GREENFIELD — Greenfield Fire Territory firefighter David Wickard balanced atop a ladder, matching the edges of wooden planks together and nailing them tight.

The thud, thud, thud from a half dozen hammers echoed across the gray sky, disrupting the quiet, still morning. Every strike had an important purpose, Wickard knew: it meant a family somewhere close by was one step closer to a new home.

Construction recently began on Hancock County’s second Habitat for Humanity home, and this week, members of the county’s professional firefighters’ organization, Local 4787, got their hands dirty at the build site.

Habitat for Humanity is back in Hancock County, putting up its second home within Greenfield city limits, and leaders of the organization plan to build many more over time. Groups of volunteers from across the area have signed up to help build the new house, located on Tague Street in Greenfield, and this week, Wickard and other county firefighters took their turn.

Representatives from Habitat for Humanity of Greater Indianapolis say groups of volunteers, like these local firefighters, are essential to helping the organization achieve its mission. They’re reminding residents there is still time to help out with the house being constructed in Greenfield, as well as others across Central Indiana.

Habitat for Humanity is dedicated to providing housing to those who might not be able to afford a traditional mortgage.

The nonprofit’s homes go to hardworking and responsible applicants, who demonstrate financial need but stability: they must have had a steady income for at least two years, and they cannot have outstanding liens or bankruptcies. The group then relies on volunteers, rather than businesses, to construct a home at a lesser price while the new owner works to increase self-sufficiency.

Habitat for Humanity announced plans to build its first home in Greenfield in late 2015; construction wrapped up in the spring of 2016, with the owner moving in shortly thereafter.

Now, Habitat is back, organizing the construction of a new home for a Greenfield woman. And thanks to the quick, hard work of groups of volunteers, she’ll likely move into the house later this year.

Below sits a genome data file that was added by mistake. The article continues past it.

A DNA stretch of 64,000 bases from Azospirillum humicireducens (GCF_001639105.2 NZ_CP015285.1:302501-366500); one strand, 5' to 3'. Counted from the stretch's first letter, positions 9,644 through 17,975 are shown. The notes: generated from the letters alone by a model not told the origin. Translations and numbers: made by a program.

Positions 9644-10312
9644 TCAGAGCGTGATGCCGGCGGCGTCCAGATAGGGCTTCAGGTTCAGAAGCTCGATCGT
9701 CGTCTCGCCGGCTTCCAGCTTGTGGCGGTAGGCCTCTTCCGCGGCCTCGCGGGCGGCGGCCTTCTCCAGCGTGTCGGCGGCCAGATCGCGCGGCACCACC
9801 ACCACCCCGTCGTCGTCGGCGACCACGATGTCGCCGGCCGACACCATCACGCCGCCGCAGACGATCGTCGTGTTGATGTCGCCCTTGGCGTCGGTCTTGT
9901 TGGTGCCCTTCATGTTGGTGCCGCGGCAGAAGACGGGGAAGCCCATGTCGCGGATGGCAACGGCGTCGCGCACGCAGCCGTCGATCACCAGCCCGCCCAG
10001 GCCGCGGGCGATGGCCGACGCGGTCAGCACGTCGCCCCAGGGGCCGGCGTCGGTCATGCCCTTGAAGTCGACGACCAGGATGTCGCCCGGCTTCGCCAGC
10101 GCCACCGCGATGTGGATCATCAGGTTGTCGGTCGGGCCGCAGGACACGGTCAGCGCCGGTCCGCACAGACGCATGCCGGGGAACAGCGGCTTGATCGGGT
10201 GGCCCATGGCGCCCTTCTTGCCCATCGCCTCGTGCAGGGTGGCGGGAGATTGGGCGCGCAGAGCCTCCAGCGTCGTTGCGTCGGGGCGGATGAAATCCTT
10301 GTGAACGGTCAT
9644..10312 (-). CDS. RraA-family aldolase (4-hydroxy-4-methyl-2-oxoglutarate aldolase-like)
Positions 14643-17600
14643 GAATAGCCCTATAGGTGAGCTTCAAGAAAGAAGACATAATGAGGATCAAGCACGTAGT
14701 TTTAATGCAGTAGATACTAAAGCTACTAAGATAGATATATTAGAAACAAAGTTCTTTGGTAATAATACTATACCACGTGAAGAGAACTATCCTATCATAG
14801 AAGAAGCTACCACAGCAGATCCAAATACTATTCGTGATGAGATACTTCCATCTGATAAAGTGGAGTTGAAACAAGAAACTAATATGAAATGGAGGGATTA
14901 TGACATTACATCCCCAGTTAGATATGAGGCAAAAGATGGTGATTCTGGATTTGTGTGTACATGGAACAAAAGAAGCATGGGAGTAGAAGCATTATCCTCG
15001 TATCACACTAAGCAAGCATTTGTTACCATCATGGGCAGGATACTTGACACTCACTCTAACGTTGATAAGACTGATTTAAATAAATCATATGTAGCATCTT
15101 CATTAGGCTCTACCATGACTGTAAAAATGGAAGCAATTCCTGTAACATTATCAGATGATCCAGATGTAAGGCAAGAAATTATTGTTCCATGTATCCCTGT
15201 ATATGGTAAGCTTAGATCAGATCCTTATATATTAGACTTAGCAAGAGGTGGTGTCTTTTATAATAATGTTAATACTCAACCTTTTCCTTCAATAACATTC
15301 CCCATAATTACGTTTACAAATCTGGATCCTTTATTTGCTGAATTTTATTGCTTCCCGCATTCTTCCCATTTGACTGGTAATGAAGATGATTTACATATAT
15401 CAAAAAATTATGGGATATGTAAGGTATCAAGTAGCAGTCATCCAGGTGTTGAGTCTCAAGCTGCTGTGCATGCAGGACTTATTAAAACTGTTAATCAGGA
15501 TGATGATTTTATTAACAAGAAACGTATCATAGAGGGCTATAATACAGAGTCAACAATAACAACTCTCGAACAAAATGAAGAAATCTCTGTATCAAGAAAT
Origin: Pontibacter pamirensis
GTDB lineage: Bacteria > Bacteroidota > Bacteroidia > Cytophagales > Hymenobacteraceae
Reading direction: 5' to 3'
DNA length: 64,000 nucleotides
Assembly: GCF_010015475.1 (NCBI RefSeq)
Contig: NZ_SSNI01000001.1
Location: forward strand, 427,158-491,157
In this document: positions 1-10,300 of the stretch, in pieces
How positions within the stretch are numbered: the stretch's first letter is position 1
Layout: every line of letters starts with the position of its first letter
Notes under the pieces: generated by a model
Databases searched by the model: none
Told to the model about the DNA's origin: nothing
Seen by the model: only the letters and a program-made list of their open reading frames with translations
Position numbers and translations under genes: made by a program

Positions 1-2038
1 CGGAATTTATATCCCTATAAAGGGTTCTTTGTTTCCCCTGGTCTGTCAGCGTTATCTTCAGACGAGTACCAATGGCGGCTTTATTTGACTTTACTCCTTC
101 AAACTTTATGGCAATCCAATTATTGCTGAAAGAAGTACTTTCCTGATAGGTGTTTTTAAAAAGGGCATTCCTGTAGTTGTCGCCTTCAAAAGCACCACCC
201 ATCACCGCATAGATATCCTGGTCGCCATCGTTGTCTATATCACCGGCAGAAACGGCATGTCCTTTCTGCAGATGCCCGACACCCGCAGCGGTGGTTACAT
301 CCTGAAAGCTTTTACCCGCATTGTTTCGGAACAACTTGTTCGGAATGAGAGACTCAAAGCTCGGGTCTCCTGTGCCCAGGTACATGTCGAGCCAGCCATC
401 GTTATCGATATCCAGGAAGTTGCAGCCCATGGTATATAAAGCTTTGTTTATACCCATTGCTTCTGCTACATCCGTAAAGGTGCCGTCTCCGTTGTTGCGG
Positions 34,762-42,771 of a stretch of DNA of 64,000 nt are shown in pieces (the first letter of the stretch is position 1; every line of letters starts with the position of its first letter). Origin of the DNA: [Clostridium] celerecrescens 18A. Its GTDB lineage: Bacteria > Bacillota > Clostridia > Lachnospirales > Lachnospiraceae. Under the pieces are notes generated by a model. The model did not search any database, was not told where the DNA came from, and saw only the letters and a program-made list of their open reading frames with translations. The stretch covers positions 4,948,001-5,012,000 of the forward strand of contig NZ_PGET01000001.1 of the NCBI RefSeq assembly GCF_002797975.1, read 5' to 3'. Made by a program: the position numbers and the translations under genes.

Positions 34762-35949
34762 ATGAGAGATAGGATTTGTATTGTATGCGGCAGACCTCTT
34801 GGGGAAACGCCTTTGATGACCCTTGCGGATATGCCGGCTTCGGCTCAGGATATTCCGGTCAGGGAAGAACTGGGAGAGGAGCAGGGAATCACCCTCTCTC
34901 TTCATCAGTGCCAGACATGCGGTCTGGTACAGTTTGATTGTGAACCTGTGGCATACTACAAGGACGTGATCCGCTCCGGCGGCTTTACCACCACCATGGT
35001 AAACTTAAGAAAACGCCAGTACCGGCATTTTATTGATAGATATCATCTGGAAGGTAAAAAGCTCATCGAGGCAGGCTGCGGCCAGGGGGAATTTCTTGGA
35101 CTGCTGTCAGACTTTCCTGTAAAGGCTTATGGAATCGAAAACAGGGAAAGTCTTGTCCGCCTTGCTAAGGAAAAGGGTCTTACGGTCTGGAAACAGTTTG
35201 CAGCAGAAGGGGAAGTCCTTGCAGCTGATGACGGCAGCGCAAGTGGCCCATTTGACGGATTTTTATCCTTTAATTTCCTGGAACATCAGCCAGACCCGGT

Abri Hochstetler, a spokeswoman of Habitat, said the organization plans to be a growing presence in Hancock County for years to come, helping more and more families.

But they can’t do it without help from those who already call the place home, she said, and the group of Hancock County firefighters who traded in their turnout gear for tool belts this week helped prove that.

“Habitat is all about neighbor helping neighbor, and what the firefighters did today was a perfect example of that,” Hochstetler said.

Greenfield firefighter Corey Breese said he saw volunteering at the construction site as a way to give back to the community he serves every day in a different way.

So often, firefighters and other first-responders meet members of the community on their worst days, after tragedy or trouble, Breese said. Opportunities likes these are so important because they give firefighters a chance to interact with locals in a positive time, he said.

It’s a sign to residents that firefighters are there all the time, not just the bad times, Breese said. And maybe, should they meet again surrounded by mayhem, the resident will remember the firefighters and be calmed by a familiar face, he said.

Firefighter Jason Davis serves as the president of the local fire departments’ union and helped organize the volunteer event. He said a lot of the firefighters who signed up to help have backgrounds in construction. They picked a day where they could help put the roof on the home, knowing it was a task they’re team was equipped to handle.

“We don’t really mind having to climb up a ladder,” he said with a laugh.

How to help

To sign up to volunteer with Habitat for Humanity of Greater Indianapolis, visit

Author photo
Caitlin VanOverberghe is a reporter at the Greenfield Daily Reporter. She can be reached at 317-477-3237 or